Through it all, where was Father Bergoglio, now known as Pope Francis?

It’s a fair question, isn’t it? He was already a star within Argentina’s Catholic hierarchy, recognized for his work rigor and leadership potential.

And there just may be a couple of skeletons in his closet:

On 15 April 2005, a human-rights lawyer filed a criminal complaint against Bergoglio, as superior in the Society of Jesus of Argentina, accusing him of involvement in the kidnapping by the Navy in May 1976 (during the military dictatorship) of two Jesuit priests. The priests, Orlando Yorio and Francisco Jalics, were found alive five months later, drugged and semi-nude. The complaint did not specify the nature of Bergoglio’s alleged involvement, and Bergoglio’s spokesman flatly denied the allegations.

Nothing came of it, but I expect that a tenacious investigative journalist can build substantially on the groundbreaking work of award-winning Argentinian muckraker Horacio Verbitsky, who explored his country’s Dirty War in books and articles. Verbitsky got several of the Videla regime’s henchmen to talk about their crimes. For instance, former navy captain Adolfo Scilingo, now serving a 640-year sentence in Spain for killing suspected leftists in Argentina, told Verbitsky that under Videla, “We did terrible things …, worse than the Nazis.” Scilingo pushed some 30 of his victims out of military planes flying over the Atlantic. Scilingo says he was so disturbed by his first death flight that he went to see a navy chaplain, Time magazine reported in 1995.

“He told me that it was a Christian death because they did not suffer, that it was necessary to eliminate them, that war was war and even the Bible provided for eliminating the weeds from the wheat field.”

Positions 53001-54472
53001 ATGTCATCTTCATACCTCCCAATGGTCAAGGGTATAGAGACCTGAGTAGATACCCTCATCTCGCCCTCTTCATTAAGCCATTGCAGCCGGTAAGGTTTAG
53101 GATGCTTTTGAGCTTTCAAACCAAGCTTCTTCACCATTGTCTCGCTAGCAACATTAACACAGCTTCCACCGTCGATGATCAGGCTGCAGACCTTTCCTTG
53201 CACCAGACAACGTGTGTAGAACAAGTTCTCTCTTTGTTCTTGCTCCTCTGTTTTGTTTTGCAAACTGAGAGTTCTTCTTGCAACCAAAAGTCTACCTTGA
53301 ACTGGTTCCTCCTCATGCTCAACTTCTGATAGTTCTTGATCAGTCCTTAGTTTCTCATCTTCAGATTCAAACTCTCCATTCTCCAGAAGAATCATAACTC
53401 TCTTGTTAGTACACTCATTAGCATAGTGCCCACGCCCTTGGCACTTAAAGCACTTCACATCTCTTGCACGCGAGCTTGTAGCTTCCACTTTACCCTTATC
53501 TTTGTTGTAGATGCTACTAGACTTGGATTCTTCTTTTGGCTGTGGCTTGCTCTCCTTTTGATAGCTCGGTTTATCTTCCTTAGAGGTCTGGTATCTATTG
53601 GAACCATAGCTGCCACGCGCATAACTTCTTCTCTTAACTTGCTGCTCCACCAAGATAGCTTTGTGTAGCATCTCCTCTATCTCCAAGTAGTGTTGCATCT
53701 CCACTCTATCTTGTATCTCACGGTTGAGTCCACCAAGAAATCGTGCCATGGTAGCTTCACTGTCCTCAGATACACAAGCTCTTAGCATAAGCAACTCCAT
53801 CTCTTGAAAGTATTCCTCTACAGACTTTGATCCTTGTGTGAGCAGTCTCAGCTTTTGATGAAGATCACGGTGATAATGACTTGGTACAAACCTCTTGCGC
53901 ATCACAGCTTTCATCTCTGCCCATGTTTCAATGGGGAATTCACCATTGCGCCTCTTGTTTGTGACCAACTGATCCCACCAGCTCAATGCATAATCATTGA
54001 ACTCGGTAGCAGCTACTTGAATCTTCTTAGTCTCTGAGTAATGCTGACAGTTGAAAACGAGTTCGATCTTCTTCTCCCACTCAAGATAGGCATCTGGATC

The Roman Catholic Church, long criticized for tolerating the military, responded last week with a veiled mea culpa chastising priests who may have condoned the “dirty war.”

Perhaps Father Bergoglio somehow managed to avoid this then-pervasive, nasty political maelstrom. Or he might have found himself in the middle of it — holding, as he did, a position of prominence within the very Catholic Church that collaborated with Videla’s junta at the highest levels.

General Jorge Rafael Videla Redondo, beloved by Catholics

General Jorge Rafael Videla, beloved by Argentina’s Catholic establishment

As the brand new Pope Francis, who shepherds more than a billion Catholics and who is their final arbiter of morality, Cardinal Bergoglio should both expect to and be able to withstand a little scrutiny.

For the sake of the Catholic Church and its followers, critical questions about il Papa‘s past should have been raised well before his election today. If they were, within the conclave perhaps, the world is now entitled to the answers. If they weren’t, I’m counting on a few enterprising reporters to begin providing the facts in some detail.


P.S.  For another example of how the Catholic Church too often aids strongmen and dictators, going as far as to encourage oppression and murder, read Luis Granados’ spine-chilling account of the Spanish Civil War. The Vatican, the Spanish Catholic leadership, and Generalissimo Franco all egged each other on to see who could be the fiercest anti-communist. With the Church’s blessing, Franco accepted military aid, including operational support, from both Hitler and Mussolini. More than 100,000 people went missing in the Spanish conflict. In most cases, they were never heard from again. In the Spanish countryside, the bones of the victims still occasionally work themselves to the surface of their unmarked shallow graves, as if begging to be acknowledged.

 [top image via De Volkskrant; bottom image via Cutting Edge News]

One comment on “What Did the Pope Do in Junta-Era Argentina?

  1. Marty Mar 13,2013 9:11 pm

    this is a good step in letting people know what the church has supported in South America. Videla and Pinochet should’ve had a bunch of clergy standing trial with them.